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Stoops Sticking With Sooners

Talk that Oklahoma head coach Bob Stoops was thinking about taking the Cleveland Browns' head coaching job turned out to be just that.

Stoops said Saturday that he plans to remain at OU "for a long time," ending speculation that the coach who led the Sooners to a national championship might move on after just two years.

"Regardless of what you hear, I plan on being at Oklahoma for a long time," Stoops said to thunderous applause from a near capacity crowd during halftime at the Kansas-Oklahoma men's basketball game.

"I still believe it's a privilege to be the head football coach at Oklahoma," Stoops said. "I've got the very best assistant coaches in the country and I get to coach the best players in the country."

The Browns fired coach Chris Palmer on Thursday, and Stoops said he would talk to representatives of the Browns if they called. That night, Stoops said Browns president Carmen Policy had been trying to reach him for two days.

"But my cell phone went dead for two days and I just got it working again and got my messages," Stoops told the Tulsa World. "I don't know if that (job opening) is why Carmen Policy has been trying to call me, or if he just wanted to offer congratulations on winning the national championship."

But Stoops declined to say Saturday whether he had been contacted by the Browns.

"I'm not getting into any of that," he said during a news conference. "That's something that's personal and whether I did or not or whether I will ever or have I doesn't need to be discussed or hashed around anymore.

"In my life right now, I'm fortunate to be the head football coach here. Hopefully they'll have me here for quite a while. I plan on that. Life's never certain of anything, but right now I believe I have the best football job in the country and that means college or pros."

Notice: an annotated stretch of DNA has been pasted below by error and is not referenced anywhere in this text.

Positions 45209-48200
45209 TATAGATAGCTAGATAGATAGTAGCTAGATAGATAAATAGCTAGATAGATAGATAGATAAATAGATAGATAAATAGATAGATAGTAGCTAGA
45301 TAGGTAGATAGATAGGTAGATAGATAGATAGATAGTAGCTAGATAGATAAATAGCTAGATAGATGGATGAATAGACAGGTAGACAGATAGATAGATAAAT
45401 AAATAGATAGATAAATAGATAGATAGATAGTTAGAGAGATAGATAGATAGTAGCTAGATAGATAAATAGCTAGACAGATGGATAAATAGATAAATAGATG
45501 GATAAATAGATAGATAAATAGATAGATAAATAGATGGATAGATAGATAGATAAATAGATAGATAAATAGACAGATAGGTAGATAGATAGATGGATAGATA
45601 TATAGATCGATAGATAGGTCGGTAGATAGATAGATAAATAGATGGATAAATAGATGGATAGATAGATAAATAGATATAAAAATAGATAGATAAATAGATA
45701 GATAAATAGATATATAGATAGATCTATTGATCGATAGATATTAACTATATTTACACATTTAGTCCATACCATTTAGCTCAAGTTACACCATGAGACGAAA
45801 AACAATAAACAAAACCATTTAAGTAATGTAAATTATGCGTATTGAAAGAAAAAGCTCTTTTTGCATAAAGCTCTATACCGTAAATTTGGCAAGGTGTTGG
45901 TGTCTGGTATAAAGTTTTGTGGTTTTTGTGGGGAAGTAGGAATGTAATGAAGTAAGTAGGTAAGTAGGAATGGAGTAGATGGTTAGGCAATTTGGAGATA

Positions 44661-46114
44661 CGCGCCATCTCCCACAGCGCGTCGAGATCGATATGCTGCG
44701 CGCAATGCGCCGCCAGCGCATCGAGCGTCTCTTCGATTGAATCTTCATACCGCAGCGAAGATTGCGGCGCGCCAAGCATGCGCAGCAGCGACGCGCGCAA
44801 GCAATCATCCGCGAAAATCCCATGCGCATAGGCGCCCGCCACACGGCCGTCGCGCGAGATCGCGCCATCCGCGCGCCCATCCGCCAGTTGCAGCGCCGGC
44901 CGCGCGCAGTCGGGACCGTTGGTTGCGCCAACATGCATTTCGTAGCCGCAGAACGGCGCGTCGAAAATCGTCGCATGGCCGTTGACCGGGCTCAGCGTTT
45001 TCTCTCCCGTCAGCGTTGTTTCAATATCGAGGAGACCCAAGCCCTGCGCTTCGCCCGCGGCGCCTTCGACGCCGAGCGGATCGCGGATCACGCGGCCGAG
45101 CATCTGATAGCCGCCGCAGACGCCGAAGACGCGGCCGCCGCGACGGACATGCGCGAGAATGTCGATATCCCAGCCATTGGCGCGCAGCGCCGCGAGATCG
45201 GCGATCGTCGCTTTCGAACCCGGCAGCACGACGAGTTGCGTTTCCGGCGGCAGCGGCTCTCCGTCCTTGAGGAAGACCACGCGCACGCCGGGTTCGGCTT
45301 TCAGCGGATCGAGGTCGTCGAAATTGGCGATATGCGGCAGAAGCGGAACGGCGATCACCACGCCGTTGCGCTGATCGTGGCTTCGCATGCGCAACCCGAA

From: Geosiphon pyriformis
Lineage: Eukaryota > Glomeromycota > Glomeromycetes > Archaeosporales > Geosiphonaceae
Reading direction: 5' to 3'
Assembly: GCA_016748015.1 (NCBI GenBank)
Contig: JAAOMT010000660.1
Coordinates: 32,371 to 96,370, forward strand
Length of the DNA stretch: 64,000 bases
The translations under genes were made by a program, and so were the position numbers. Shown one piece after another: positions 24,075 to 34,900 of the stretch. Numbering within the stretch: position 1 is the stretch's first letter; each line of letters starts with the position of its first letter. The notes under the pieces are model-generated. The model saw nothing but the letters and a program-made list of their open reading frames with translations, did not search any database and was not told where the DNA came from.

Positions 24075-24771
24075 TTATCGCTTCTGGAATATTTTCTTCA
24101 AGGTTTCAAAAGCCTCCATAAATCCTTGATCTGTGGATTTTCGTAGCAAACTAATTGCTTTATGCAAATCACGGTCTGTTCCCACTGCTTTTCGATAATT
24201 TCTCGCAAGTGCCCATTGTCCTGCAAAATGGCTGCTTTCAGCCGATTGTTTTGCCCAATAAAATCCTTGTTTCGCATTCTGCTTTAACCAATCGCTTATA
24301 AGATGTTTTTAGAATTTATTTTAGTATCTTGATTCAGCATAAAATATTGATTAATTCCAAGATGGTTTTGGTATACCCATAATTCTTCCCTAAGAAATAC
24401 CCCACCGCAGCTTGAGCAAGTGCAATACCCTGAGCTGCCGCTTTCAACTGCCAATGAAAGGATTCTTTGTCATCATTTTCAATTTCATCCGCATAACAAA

University president David Boren said he is "pleased that Bob Stoops has reaffirmed his clear decision to stay ay OU."

Stoops, 40, had said he was intrigued by the prospect of coaching a professional team but would not say whether he had to decide between the coaching jobs.

"That's not fair to them or me to get into particulars about any of it," he said. "A lot of things intrigue me. Coaching high school intrigues me ... I don't think you ever say never to anything. That's a long time and you never know from year to year what your life brings you or what you want out of it."

Stoops, wh grew up rooting for the Browns, and Policy share a background.

Both are from Youngstown, Ohio, and have known each other for several years. One of Policy's sons played for Stoops' late father, Ron Stoops Sr., at Cardinal Mooney High School.

Stoops said the interest expressed by the Browns and earlier by Ohio State University has not affected his staff's recruiting efforts.

"In fact, it enhances it," he said. "I think all those recruits, they recognize when that happens and particularly if the NFL's calling, that this staff is really a quality staff. It only hurts it if you leave, and I don't intend to do that."

Stoops recently received a five-year extension on his contract at Oklahoma, and a raise to $1.4 million a season.

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